This weekend the final event in the spring campaign of the UCI World Cup presented by Shimano will take place in Maribor, Slovenia. Maribor, one of the friendliest and most intimate stops on the World Cup Tour, will play host to round five of the downhill series. While the teams are enjoying sunny weather in training, there is a strong possibility of rain for the weekend, which could have a huge impact on racing.
The 2.5 kilometre downhill run drops 448 metres, with a mixture of terrain that requires riders to be all-round performers. Out of the start gate, riders cut across a fast meadow sections before hitting the first wooded section of the course, with rocks, roots and dropoffs. From here it is back to the meadow and carving through bermed corners and a rock garden before ducking back into the forest for the remainder of the run. This is where the course becomes very technical, and time can easily be lost with the slightest bobble. If it rains, this section will become even harder. Finally, the riders burst out of the woods on a spectacular jump before a final sprint to the finish line in front of spectators.
In the women's field, Sabrina Jonnier (Maxxis-Rocky Mountain) has taken a commanding lead with three straight wins, and is clearly the favourite. Tracy Moseley (Trek World Racing), the winner of round one, is anxious to get back onto the top step of the podium, however, the British rider faces a whole contingent of French riders in her quest, after France swept the women's podium at round four in Fort William, Scotland two weeks ago. In timed training today, Moseley was the fastest, two seconds ahead of Jonnier.
On the men's side, the question is whether anyone can beat the Santa Cruz Syndicate duo of Steve Peat and Greg Minnaar? Between them, the pair have won all four of the previous World Cup rounds, with Peat retaining the series lead over his teammate after Fort William by a slim four points. If anyone can beat them, it will likely be Sam Hill (Specialized Factory Racing), who finished second to Minnaar in Fort William, and won at Maribor in 2007 and 2008. Nathan Rennie is the only big name to have pulled out of competition, having decided to cut his injury-plagued season short and return home to Australia to prepare for the Worlds in Canberra. Canadian freestyle star Thomas Vanlandingham has joined the start list, so it will be interesting to see how this technically proficient rider does. Steve Smith (MS Evil Racing) was the fastest in timed training.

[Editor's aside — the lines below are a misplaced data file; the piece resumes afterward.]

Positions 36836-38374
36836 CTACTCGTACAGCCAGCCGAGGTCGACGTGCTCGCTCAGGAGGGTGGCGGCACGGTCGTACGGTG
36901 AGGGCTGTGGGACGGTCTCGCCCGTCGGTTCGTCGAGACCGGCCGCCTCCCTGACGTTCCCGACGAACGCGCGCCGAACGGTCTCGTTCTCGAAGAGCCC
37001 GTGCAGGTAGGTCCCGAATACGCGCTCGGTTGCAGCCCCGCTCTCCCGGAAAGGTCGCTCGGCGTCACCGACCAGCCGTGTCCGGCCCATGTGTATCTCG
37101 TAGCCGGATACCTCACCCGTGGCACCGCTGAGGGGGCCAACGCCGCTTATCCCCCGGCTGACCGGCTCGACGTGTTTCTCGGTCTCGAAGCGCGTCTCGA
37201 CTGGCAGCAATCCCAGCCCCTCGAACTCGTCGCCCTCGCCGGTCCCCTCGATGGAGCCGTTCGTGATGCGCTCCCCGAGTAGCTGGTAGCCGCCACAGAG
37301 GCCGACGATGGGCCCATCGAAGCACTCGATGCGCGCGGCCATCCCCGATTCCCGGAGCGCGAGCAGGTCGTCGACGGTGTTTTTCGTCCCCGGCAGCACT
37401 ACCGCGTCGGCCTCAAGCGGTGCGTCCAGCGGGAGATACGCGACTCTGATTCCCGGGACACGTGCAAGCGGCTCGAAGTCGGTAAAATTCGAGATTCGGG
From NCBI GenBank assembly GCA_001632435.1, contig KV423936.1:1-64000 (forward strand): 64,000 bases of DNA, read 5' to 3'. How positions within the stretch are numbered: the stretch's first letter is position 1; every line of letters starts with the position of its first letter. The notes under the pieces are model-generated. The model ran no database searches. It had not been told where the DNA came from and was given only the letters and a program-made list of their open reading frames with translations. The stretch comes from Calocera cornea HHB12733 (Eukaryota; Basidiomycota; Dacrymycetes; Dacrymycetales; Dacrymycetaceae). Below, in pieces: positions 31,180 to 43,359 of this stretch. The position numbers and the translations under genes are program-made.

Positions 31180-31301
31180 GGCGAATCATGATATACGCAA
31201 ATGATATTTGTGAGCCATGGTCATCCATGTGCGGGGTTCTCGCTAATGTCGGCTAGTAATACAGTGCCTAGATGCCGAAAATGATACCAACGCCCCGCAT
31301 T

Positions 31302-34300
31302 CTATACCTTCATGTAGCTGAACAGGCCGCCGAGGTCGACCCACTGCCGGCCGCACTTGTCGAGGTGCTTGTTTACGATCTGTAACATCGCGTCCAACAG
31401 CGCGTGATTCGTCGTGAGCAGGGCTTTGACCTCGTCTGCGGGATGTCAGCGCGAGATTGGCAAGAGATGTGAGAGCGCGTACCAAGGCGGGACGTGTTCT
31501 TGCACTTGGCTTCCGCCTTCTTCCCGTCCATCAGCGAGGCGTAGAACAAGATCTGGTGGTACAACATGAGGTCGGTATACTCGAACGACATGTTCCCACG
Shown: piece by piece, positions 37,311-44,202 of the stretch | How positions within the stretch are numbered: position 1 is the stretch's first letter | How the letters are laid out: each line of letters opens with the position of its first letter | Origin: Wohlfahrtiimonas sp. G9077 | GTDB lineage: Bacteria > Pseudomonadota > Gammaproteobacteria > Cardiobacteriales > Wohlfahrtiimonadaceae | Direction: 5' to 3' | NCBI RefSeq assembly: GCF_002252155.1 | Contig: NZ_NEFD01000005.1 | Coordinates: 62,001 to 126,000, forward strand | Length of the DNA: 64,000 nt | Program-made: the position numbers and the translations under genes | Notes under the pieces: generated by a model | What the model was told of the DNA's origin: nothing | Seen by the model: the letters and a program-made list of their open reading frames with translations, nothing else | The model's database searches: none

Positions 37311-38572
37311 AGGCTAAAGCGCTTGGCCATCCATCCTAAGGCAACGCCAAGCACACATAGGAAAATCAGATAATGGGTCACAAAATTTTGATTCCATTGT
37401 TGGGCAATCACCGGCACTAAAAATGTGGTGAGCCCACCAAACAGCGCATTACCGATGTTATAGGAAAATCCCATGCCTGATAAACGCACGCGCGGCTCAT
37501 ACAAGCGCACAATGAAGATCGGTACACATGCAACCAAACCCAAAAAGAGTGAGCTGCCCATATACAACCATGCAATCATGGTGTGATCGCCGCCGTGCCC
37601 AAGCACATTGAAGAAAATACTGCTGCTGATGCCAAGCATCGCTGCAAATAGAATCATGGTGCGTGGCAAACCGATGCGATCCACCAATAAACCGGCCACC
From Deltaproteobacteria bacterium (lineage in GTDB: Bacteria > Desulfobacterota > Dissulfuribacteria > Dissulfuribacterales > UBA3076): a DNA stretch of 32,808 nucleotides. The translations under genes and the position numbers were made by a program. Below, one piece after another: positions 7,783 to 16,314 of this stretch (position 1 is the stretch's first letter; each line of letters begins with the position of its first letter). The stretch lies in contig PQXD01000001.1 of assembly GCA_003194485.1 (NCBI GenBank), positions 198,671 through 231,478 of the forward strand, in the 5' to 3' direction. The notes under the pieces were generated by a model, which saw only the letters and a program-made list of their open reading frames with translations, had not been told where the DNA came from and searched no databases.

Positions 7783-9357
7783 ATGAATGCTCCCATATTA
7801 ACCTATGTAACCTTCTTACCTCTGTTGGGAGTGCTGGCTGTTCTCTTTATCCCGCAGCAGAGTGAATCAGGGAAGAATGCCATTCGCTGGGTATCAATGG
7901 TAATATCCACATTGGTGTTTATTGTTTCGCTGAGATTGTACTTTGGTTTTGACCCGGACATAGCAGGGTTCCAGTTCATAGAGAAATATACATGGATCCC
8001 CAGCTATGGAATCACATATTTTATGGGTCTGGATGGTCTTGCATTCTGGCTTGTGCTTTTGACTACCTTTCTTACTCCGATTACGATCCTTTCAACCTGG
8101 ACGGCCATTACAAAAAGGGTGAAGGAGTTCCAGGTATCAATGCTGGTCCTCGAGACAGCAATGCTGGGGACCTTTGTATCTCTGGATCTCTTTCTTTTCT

Maribor is also hosting round five of the UCI World Cup four cross series. While the riders are enjoying sunny weather in training, there is a strong possibility of rain for the weekend, which could have a huge impact on racing.
The four cross course, at 400 metres, has undergone some tweaking by UCI course designer Phil Saxena, which should make it even faster and more exciting for spectators. Unlike many four cross courses, Maribor sends the riders into the woods as well as down the ski slope, meaning changing light conditions as well as terrain. For spectators, probably the most spectacular feature is the wall ride halfway down the course - stay low to be fast, or go high for the greatest cheers!
Jill Kintner (Red Bull/Intense/Crankbrothers) took the series lead from Anneke Beerten (Suspension Center) for the women with her win in Fort William, but the women's race is still close, with three women having won World Cups so far this season, and Kintner only leads Beerten by 15 points, with round three winner Fionn Griffifths (Norco World Team) at 45 points. Kintner was first in qualifying earlier today, finishing over one second in front of Beerten, with Australian Caroline Buchanan third at nearly two seconds.
In the men's series, Jared Graves (Yeti Fox Shox) clearly dominates, having won three out of four events, and leading second placed Romain Saladini (Team Sunn) by a staggering 210 points. Even if Graves loses in Maribor to Saladini or one of his other rivals like Roger Rinderknecht (GT Bicycles) or round three winner Joost Wichman (Netherlands), his lead is safe. In qualifying, Graves showed that he has lost none of his speed, by qualifying number one, and quarter of a second in front of Rinderknecht, with Saladini eight-tenths back.
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